The law does not compel firemen in fighting a fire to assume all possible lurking hazards and risks . . .; it may not be said that a "fireman has no protective rights whatever." . . . As indicated, the majority of cases, including Anderson v. Cinnamon and other cases relied on by the appellant, recognizes certain modifications or exceptions to the general rules relating to land owners and firemen and it is these principles upon which the respondents rely,--"that an owner or occupant of premises which firemen enter upon in the discharge of their duty may be held liable to a fireman injured by a hidden danger on the premises, where the owner or occupant knew of the danger and had an opportunity to warn the firemen of it." . . . "Certainly, no meritorious reason can be advanced to justify the view that a property owner, with knowledge of a hidden peril, should be allowed to stand by in silence when a word of warning might save firemen from needless peril. . . . Although firemen assume the usual risks incident to their entry upon premises made dangerous by the destructive effect of fire, there is no valid reason why they should be required to assume the extraordinary risk of hidden perils of which they might easily be warned."

Bartels v. Continental Oil Company, 384 S.W.2d 667, 669-70 (Mo. 1964) (citations omitted).

Reviewing the record in the light most favorable to the fire fighters' survivors, we find genuine issues of whether the fire fighters were aware of the explosives at the site. The record indicates that the fire fighters had been warned that explosives were in the area, but the record is not clear whether they ever became aware that explosives were in the trailers.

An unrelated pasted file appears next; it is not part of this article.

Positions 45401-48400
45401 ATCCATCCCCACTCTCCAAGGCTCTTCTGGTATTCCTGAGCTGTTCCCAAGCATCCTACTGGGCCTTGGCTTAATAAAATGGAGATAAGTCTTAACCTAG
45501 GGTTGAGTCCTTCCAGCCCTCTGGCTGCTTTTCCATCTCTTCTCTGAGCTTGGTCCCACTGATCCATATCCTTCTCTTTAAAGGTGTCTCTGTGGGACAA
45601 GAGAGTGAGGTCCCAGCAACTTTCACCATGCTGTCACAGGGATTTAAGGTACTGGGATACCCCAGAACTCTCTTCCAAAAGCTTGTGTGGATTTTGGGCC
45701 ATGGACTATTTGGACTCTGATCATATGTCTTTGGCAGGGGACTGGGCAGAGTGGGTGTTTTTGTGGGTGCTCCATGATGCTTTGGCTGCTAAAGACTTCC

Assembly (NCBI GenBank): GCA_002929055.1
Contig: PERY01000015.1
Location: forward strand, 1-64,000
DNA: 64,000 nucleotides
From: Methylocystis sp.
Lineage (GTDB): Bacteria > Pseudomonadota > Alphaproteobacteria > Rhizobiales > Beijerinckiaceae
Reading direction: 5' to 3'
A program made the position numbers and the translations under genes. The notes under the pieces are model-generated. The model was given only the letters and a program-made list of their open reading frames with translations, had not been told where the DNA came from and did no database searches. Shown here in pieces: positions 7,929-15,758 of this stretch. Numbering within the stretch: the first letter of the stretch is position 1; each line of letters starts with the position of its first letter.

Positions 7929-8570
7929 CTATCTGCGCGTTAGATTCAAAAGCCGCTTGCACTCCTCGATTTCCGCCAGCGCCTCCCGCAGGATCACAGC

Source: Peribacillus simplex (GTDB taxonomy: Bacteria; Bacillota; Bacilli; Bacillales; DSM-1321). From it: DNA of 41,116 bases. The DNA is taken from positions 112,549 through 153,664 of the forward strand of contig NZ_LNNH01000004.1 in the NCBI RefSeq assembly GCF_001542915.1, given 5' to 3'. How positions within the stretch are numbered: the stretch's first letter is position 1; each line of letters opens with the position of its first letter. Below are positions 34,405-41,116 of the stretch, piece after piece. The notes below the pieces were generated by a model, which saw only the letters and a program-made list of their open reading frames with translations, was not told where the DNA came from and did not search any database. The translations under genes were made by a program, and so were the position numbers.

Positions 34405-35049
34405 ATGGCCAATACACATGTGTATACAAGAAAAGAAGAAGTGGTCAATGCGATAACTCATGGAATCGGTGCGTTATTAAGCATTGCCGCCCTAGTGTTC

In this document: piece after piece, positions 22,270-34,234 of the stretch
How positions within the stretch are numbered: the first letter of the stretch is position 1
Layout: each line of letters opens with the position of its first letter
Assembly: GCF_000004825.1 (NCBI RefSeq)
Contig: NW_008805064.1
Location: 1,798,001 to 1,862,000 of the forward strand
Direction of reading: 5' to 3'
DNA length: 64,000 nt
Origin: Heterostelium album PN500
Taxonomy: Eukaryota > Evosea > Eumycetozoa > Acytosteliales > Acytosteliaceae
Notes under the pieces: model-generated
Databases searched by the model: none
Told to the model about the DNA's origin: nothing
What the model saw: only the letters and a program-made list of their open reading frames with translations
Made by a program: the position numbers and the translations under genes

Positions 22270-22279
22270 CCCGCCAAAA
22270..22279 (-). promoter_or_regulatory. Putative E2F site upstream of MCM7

Security guard Debra Riggs testified in her deposition that she informed the fire fighters that the trailers contained ammonium nitrate, fertilizer and diesel fuel. However, she told a police detective briefly after the explosion that blasting caps and fertilizer were typically stored in the trailers and that she did not know explosives were in the trailers. Before the explosion, she told fire fighter Dean Gentry that she and another security guard were trying to find out from the owner what was in the trailers.

Riggs' statements at the scene seem to indicate that she did not know what was in the trailers, and she, therefore, could not have warned the fire fighters of the trailers' contents. Her statements, although in conflict with her deposition, could be used to establish substantive evidence if she is available for cross-examination at trial. Rowe v. Farmers Insurance Company, Inc., 699 S.W.2d 423 (Mo. banc 1985). Her statements, when considered as substantive evidence, present a genuine issue of material fact as to whether the fire fighters received an adequate forewarning concerning the hidden risk of explosives in the trailers.

Another security guard at the site, Riggs' brother Robert, testified in his deposition that he informed fire fighters of magazines containing dynamite and blasting caps away from the trailers and that diesel fuel and fertilizer were stored in the trailers. He testified that he did not know that ammonium nitrate was in the trailers. From the information given to them by Robert Riggs and from the lack of placards on the trailers, the fire fighters may have assumed that they had found the explosives about which they had been warned in the magazines south of the trailers. This could have lured them into proceeding to fight the trailer fires.

This causes us to conclude that a genuine dispute remains as to what warnings about the explosives, if any, the fire fighters received. We are unable to declare as a matter of law that the explosives were not a hidden ...